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Supporting children living with life-limiting illnesses

Caring for children with life-limiting illnesses is rare, but community nurses must be prepared, writes Karen Brombley.

The number of children living with life-limiting illnesses (LLIs) is relatively small, and the causes of these conditions are diverse. It is rare for community nurses to care for a dying child, making such support complex on many levels. There has been criticism of community services over a perceived lack of knowledge and confidence in caring for this group of children, leading to parental concerns over whether services can meet the needs of their children.1,2An understanding of the support children and their families may need will enhance the care community nurses can give.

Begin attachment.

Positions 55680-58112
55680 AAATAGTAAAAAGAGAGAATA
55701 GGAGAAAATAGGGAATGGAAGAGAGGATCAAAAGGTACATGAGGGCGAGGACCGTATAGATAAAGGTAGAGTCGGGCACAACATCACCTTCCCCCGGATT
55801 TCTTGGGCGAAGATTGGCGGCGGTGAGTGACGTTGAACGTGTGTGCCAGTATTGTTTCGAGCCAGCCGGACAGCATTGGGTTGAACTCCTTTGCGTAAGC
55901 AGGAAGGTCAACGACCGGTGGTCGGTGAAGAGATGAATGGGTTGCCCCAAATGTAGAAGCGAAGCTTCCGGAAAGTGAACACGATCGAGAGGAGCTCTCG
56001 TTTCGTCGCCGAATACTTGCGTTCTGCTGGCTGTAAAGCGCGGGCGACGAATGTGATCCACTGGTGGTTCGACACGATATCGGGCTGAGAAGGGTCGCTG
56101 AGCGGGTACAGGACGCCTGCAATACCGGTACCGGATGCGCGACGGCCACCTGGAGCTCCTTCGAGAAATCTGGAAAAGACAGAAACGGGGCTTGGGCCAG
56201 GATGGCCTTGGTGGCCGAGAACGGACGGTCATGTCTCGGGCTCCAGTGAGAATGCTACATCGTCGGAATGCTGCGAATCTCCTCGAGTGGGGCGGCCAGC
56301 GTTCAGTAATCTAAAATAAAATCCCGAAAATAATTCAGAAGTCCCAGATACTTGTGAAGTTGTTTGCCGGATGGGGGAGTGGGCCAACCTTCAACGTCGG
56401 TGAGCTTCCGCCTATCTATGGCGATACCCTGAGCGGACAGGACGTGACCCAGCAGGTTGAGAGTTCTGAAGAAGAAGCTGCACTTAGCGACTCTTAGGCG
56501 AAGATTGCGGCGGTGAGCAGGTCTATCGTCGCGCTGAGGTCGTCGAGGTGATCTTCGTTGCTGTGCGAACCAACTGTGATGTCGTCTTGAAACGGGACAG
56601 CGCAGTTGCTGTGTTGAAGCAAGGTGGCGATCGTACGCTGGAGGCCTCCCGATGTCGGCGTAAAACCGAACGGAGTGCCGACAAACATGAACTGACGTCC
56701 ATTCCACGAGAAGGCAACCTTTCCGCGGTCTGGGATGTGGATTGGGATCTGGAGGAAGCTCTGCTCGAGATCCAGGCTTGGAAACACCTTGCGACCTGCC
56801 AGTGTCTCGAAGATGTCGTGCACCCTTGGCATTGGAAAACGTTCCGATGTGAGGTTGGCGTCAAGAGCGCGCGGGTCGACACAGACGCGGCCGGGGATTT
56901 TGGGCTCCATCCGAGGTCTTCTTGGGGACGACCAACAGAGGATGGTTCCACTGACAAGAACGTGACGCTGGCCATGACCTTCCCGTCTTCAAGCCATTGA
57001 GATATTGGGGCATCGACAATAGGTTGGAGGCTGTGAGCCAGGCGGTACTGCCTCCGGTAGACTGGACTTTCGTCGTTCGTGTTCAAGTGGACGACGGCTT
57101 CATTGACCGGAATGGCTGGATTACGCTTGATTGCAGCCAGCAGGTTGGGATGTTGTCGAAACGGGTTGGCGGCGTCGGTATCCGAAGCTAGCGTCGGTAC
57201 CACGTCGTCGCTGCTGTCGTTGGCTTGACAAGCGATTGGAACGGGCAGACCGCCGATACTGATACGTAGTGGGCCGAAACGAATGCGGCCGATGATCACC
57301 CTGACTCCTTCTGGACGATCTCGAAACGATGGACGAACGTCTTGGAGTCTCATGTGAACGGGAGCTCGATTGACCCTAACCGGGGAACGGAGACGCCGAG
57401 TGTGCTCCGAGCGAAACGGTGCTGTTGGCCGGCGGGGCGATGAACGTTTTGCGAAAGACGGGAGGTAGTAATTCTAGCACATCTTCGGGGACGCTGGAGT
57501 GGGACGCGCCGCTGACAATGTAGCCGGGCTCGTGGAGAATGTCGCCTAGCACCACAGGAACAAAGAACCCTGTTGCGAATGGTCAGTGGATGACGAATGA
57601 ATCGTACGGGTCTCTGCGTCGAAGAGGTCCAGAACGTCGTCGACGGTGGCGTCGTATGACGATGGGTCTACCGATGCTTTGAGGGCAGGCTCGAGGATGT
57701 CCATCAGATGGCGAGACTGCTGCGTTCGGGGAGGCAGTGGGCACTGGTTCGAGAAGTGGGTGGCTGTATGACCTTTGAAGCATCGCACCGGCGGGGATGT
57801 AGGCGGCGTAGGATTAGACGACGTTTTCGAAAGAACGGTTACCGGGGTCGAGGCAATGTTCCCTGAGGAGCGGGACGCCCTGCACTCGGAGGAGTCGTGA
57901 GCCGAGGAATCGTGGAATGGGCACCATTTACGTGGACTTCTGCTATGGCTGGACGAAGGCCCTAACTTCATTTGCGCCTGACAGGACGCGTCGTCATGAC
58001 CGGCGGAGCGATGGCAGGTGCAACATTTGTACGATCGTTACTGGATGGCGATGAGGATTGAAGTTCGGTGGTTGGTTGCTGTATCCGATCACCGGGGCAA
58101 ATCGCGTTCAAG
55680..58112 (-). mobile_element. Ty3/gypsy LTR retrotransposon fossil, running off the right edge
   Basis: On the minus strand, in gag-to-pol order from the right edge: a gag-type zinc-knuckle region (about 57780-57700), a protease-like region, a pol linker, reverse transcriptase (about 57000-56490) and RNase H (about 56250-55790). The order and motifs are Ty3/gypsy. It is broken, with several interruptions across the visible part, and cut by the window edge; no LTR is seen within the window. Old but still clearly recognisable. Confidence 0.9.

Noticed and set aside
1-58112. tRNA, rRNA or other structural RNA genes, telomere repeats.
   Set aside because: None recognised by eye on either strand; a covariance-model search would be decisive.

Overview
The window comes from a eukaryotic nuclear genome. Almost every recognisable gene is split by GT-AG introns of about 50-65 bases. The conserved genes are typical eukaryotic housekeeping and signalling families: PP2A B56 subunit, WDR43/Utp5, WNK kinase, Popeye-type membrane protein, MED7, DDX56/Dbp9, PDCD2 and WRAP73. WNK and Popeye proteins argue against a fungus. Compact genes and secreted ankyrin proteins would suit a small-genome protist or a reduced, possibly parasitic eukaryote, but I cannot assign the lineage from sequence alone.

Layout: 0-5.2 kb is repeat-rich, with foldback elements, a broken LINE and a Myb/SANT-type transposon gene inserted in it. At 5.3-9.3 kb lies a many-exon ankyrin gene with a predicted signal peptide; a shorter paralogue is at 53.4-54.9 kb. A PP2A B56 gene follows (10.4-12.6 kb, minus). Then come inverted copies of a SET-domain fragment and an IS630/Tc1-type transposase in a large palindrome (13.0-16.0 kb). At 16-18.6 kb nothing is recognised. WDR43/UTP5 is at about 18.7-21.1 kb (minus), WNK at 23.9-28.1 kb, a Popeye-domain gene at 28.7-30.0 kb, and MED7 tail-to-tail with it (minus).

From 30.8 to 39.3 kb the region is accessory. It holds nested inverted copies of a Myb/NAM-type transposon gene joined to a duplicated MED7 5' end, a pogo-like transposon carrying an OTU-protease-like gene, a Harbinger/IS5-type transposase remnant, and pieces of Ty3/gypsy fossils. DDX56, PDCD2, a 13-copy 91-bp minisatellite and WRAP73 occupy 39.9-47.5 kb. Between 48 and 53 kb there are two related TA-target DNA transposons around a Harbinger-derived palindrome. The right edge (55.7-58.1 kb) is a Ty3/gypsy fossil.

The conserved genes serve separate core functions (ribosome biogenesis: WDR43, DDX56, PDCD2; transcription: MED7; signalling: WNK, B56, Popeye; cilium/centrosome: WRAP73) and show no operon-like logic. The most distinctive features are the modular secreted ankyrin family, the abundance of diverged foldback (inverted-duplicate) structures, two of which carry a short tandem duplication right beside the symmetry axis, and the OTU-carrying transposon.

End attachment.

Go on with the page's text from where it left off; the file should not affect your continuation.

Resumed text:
Paediatric palliative care (PPC) has been described as 'an active and total approach to the care of children and young people with LLIs, embracing physical, emotional, social and spiritual elements through to death and beyond'.3 This had been described more as a statement of the philosophy of PPC than a definition, asserting that palliative care for children is more a process, rather than simply the cessation of treatment.4

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